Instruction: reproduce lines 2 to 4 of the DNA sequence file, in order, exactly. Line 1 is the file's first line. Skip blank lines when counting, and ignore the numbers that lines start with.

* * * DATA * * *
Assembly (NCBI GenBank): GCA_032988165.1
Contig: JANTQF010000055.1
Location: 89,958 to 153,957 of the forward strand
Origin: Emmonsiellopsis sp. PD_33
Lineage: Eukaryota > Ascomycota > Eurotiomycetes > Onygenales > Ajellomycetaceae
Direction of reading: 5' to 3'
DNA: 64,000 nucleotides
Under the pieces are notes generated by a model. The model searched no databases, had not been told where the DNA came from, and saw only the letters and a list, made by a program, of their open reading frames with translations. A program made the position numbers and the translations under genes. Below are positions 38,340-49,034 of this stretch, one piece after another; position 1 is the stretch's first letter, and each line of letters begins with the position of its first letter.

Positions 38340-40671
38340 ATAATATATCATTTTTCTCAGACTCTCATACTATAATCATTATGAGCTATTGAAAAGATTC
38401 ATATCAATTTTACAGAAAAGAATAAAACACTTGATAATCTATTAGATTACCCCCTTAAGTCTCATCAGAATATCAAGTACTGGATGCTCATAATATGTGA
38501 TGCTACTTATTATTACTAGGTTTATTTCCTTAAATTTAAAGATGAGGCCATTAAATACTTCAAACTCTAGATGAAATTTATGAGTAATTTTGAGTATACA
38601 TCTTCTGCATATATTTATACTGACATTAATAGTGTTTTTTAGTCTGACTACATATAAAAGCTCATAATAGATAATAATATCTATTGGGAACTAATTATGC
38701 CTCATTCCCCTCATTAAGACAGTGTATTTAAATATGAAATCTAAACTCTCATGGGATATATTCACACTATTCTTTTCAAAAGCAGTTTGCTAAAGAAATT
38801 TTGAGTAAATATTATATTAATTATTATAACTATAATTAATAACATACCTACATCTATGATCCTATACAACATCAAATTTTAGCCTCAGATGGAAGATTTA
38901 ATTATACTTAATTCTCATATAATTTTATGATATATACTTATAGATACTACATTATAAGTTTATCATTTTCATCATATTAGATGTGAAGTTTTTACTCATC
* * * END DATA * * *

Contig: JANTQF010000055.1
Location: 89,958 to 153,957 of the forward strand
Origin: Emmonsiellopsis sp. PD_33